Home MTA Economics DiNapoli: MTA rife with ‘systemic overtime abuse’

DiNapoli: MTA rife with ‘systemic overtime abuse’

by Benjamin Kabak

Over the past few years, I’ve been rather critical of New York State Comptroller Thomas DiNapoli’s reports highlighting MTA efficiencies. He’s been targeting small potato issues that wouldn’t result in major cost savings without highlighting how a comprehensive reform effort involving Albany, MTA management and its labor unions would streamline efficiency and economics at the authority. Telling the world that service changes are annoying and debt is a bad idea hardly seem like game-chargers.

Now, though, a glimmer of useful information has emerged from DiNapoli’s office. In a highly targeted forensic audit of the Signal Construction Unit for Metro-North, DiNapoli has found “systemic overtime abuse” that may rise to the level of fraud. The audit — available here as a PDF — explores how 28 workers in a 30-employee division took home an average of $42,000 per employee in overtime in 2010 and how pension padding may balloon to $5.5 million.

“MTA management has tolerated a manipulation of the system by both supervisors and workers who have enjoyed the perks of having a daytime shift for jobs that need to be done at nights and on weekends,” DiNapoli said. “In 2010, in one 30-member unit at Metro North, over one million dollars was paid out for avoidable overtime and rest shifts. Federal laws implemented to protect riders were exploited to enrich employees at the expense of taxpayers. There’s no place for this type of abuse in New York and it must stop.”

In a press release, DiNapoli’s office summed up the technical findings:

Supervisors boosted employee incomes and pensions by regularly assigning overtime work to be done at night by workers whose normally scheduled shift was during the daytime. These extra overtime shifts in turn triggered a requirement (the federal Hours of Service statute) that they rest – at full pay – during their next day’s shift.

DiNapoli’s auditors calculated that the shift manipulation for 28 of the 30 employees in the Unit cost Metro-North $991,208 in overtime and $216,128 in pay for rest shifts in 2010. For six of these employees, the additional payments inflated future projected pension benefits by $5.5 million. One worker was able to increase his projected total pension amount by $1.5 million above what would have been earned at his regular salary.

The Signal Construction Unit supervisors, who are not covered by the statute, also improperly enriched themselves by scheduling their own overtime and paid rest shifts. The Comptroller’s office believes the supervisors’ actions are potentially fraudulent because they did not perform job duties expressly set forth in the statute. In addition, the audit also found that supervisors improperly approved their own time records and charged payroll costs to unrelated capital projects to avoid detection.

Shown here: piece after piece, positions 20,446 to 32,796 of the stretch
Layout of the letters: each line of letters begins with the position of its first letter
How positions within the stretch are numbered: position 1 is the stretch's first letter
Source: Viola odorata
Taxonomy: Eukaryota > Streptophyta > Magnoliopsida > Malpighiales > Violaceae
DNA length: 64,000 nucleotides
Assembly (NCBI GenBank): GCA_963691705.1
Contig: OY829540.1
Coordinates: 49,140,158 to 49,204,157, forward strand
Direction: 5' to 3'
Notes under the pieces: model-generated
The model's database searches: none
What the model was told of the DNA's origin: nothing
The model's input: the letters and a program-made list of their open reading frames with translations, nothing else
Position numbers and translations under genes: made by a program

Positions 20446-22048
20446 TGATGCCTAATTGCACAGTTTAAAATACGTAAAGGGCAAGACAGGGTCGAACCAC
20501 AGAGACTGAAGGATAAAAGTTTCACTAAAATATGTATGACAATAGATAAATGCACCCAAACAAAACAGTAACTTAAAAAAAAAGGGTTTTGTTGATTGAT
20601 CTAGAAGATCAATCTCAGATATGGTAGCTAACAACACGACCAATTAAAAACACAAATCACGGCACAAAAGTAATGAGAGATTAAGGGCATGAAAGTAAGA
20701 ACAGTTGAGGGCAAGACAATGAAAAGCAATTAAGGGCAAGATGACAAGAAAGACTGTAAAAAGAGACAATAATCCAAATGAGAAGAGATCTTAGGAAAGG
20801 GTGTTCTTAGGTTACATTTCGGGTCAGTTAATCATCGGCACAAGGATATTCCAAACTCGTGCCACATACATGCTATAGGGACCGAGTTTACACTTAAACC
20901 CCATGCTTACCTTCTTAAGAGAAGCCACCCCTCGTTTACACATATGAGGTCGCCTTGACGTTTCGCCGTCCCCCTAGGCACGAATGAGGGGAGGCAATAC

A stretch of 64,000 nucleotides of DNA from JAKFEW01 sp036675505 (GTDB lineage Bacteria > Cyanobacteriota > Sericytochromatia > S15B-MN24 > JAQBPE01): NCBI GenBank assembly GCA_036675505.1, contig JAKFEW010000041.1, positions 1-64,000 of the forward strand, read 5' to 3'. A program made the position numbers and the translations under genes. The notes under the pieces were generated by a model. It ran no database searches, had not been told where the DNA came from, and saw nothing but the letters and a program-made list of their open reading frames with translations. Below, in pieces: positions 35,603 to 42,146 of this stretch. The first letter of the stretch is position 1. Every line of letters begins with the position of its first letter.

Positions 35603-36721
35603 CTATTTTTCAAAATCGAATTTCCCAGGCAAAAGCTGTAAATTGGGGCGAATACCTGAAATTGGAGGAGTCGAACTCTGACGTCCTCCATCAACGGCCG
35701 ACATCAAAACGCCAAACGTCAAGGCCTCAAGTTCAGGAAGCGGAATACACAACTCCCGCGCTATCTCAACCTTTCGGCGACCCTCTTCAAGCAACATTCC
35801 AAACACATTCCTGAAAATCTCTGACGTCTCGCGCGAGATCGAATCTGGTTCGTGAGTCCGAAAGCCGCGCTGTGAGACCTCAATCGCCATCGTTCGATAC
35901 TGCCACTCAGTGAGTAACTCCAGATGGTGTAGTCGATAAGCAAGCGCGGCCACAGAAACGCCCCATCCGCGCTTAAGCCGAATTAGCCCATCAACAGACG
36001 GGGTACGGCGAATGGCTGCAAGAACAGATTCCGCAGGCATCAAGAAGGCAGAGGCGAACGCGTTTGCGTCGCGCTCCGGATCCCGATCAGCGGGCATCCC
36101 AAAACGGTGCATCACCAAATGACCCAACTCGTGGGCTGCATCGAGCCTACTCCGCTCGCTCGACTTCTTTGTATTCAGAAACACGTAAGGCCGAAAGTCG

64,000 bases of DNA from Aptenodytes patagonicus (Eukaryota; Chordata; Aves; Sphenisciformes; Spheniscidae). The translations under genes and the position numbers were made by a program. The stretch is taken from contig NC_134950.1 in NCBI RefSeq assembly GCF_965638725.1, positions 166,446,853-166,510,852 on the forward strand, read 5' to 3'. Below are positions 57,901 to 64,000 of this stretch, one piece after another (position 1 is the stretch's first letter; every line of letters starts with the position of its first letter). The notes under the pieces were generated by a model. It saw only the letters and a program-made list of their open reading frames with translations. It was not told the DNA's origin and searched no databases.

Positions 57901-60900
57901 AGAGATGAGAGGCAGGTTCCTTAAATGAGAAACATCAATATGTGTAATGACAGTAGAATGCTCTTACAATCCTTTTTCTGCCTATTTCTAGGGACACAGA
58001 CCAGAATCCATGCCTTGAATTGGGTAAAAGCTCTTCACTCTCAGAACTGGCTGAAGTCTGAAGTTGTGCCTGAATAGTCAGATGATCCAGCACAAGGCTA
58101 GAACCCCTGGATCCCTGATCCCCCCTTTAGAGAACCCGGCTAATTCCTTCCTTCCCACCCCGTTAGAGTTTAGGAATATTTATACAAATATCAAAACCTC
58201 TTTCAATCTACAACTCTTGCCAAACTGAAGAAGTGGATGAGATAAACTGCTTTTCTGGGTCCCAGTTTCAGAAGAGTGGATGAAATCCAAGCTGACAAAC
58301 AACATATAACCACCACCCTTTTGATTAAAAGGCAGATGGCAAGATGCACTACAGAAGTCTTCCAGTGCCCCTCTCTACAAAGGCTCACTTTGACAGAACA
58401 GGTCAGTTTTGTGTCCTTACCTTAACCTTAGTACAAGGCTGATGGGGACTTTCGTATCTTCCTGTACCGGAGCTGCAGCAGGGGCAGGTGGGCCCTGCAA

While Metro-North officials in a letter appended to the audit disagreed with some of DiNapoli’s findings, the comptroller has referred the case to the MTA Inspector General for further investigation. A finding of corruption or legally-actionable fraud could be quite revealing for both the MTA and Metro-North workers.

In fact, the audit itself could be troubling without further investigation. Two rank-and-file crew members did not disguise their ability to exploit the job for more pay. “I’m entitled to it,” one said. “It’s my turn now.”
Another employee added, “I know I have a good gig going on. If I had to name the top five jobs in the country, this would have to be, hands down, number one.” DiNapoli claims these MTA workers “exemplify the sense of entitlement and culture that is likely pervasive throughout the MTA.”

Ultimately, DiNapoli’s suggestions seem rather obvious. Stop unnecessary overtime pay; don’t allow supervisors to sign their own attendance records; stop improper payments. Yet, despite this seemingly mundane outcome, DiNapoli’s audit is an eye-opener. In one department of 30 workers, 28 of them took home an extra $42,000 in overtime pay last year. How deep does this run?

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17 comments

nycpat November 10, 2011 - 1:05 am

This does not happen at NYCT. This is not a TWU Local 100 issue. Railroad workers are not civil servants. Just want to get that straight.

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Hank November 10, 2011 - 2:59 am

Oh but I’m sure all are guilty of this scam. OT rules are an invitation to abuse.

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BrooklynBus November 10, 2011 - 8:59 am

I also doubt that this type of abuse occurs at NYCT. The railroads have historically had more overtime abuse than NYCT. That said, the MTA should have been uncovering this on their own. Didn’t Walder say his mission was “to make every dollar count”?

That said, I believe that sense of entitlement and culture spoken about does also exist at the NYCT. . I remember working with a 90k plus manager who two weeks before retiring about 8 years ago, bought himself a $50 fountain pen as his own retirement gift using his MTA credit card . That is only what I knew about. It may not be much dollar-wise, but it’s the entitlement attitude that’s important here. I’m sure he didn’t even feel he was doing anything wrong. It was just something he deserved and the MTA owed him because he probably felt underpaid although he never worked hard in the first place.

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Larry Littlefield November 10, 2011 - 9:32 am